Five years ago, Lockheed Martin (NYSE: LMT) promised to change the world forever. In an announcement of blockbuster importance but laconic terseness, the world's biggest pure-play defense company announced that it is working on a solution to the problem of fusion nuclear energy -- aka "cold fusion."
Within 10 years, said Lockheed, it would invent a small nuclear fusion engine capable of powering a large oceangoing vessel or a small town with infinite amounts of clean nuclear power. Ten more years would see Lockheed commercialize free-standing cold fusion reactors to provide "safe," nuclear-"proliferation free," greenhouse-gas-emission-free "clean power for the world."
Goodbye energy crises. Goodbye global warming. Hello cheap, unlimited nuclear power for everyone.
Image source: Getty Images.
So how's that working out for ya?
As I said, this all happened five years ago. So here we are at the halfway mark toward Lockheed's first "10-year plan." How are things progressing?
Well, not terribly perhaps -- but also not great. Depending on how you "read between the lines," Lockheed may have made either four years' worth of progress over the past five years of work, or not much progress at all.
Earlier this week Aviation Week sat down with Lockheed Martin Skunk Works VP Jeff Babione to discuss the company's progress. As AW reports, Lockheed can now confirm that its "models" have been verified, its science is "sound," and "progress" is continuing -- but it's painfully slow work.
Baby steps to cold fusion
So here's the thing. For Lockheed Martin to get cold fusion to work, it needs to solve three main problems:
- First -- the big one -- it needs to get a self-sustaining fusion reaction going. It must heat hydrogen isotopes into an ionic plasma such that these atoms will begin to "fuse" into helium atoms. As hydrogen transforms into helium, this should produce excess energy (i.e. an exothermic reaction) over and above the initial energy infusion that got things started. This excess energy will keep the fusion process going without additional infusions of energy from outside.
- Second, Lockheed Martin must contain the reaction -- so it doesn't go "boom!" -- probably within a magnetic field.
- Third, it must create a conduit for the excess energy produced by the reaction to be extracted through the magnetic field. That's how the entire experiment will end up creating a new source of "clean power for the world."
As AW describes the project, Lockheed initially intended to attack these problems in stages, building new, improved, progressively bigger "test" reactors at the rate of roughly one per year ("T1" the first year, "T2" the second, and so on), culminating in a "TX prototype" that can "run for upwards of 10 seconds in steady-state after the injectors, which will be used to ignite the plasma, are turned off."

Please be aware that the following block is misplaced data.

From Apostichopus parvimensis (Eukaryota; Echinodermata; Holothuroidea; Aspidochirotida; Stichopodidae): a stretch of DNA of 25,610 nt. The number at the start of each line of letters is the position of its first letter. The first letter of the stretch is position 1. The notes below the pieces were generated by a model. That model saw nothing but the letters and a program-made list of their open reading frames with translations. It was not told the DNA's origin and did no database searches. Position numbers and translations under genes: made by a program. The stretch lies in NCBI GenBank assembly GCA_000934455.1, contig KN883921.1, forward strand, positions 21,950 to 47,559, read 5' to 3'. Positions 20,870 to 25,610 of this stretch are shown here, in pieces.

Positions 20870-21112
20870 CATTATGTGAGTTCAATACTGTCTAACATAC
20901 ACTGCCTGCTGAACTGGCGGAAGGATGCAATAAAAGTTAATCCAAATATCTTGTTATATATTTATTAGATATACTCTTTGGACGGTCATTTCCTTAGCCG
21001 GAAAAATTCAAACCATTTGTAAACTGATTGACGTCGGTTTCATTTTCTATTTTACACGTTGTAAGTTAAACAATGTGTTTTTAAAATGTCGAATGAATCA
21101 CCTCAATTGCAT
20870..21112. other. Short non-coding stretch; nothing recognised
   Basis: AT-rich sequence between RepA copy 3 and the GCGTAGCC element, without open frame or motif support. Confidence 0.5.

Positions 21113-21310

As of today, about five years since Lockheed's public revelation of the cold fusion project, Lockheed is working on its "T4B" test reactor. That sounds pretty good -- about halfway through a 10-year project, you'd probably expect Lockheed to be on test reactor four or five right about now.
But here's the (other) thing: According to AW, Lockheed's T4 reactor was actually tested "in 2014-2015" -- in other words, the year Lockheed initially unveiled the project, it was already on its fourth iteration of the test reactor. And if that's the case, then it means the entire past five years have seen Lockheed's cold fusion project progress all the way from T4 ... to T4B. Viewed in that light, it actually sounds like Lockheed has made very little progress indeed over the last five years!
Or as AW deadpanned: "Progress has been slower than hoped."
What happens next
That being said, Lockheed's Babione remains optimistic: "We still have confidence" that the company will eventually succeed in developing a working cold fusion nuclear reactor, he says. In fact, Lockheed hopes to progress to its next iteration -- T5 -- before the end of this year. After that, three more reactors are planned before the company reaches its final test model, "T8", which should demonstrate both a stable "fusion process" and "full confinement" of same.
Will it happen?
Babione says he's pretty sure cold fusion remains within "the realm of the possible." As statements of supreme confidence go, though, that one leaves much to be desired.
With five years remaining in the initial 10-year plan, if the company can get back on track with its one-upgrade-per-year schedule, it's still conceivable that Lockheed could move from "T5" to "T8" in the next five years. But I have to say, given the minimal progress achieved over the last five years, I'm starting to wonder if the critics were right to dismiss Lockheed's project as nuclear pie in the sky five years ago. (If memory serves, the actual term they used was "poppycock.")
Long story short, while Lockheed may yet solve the cold fusion riddle, I wouldn't advise rushing out and selling all your oil stocks just yet.
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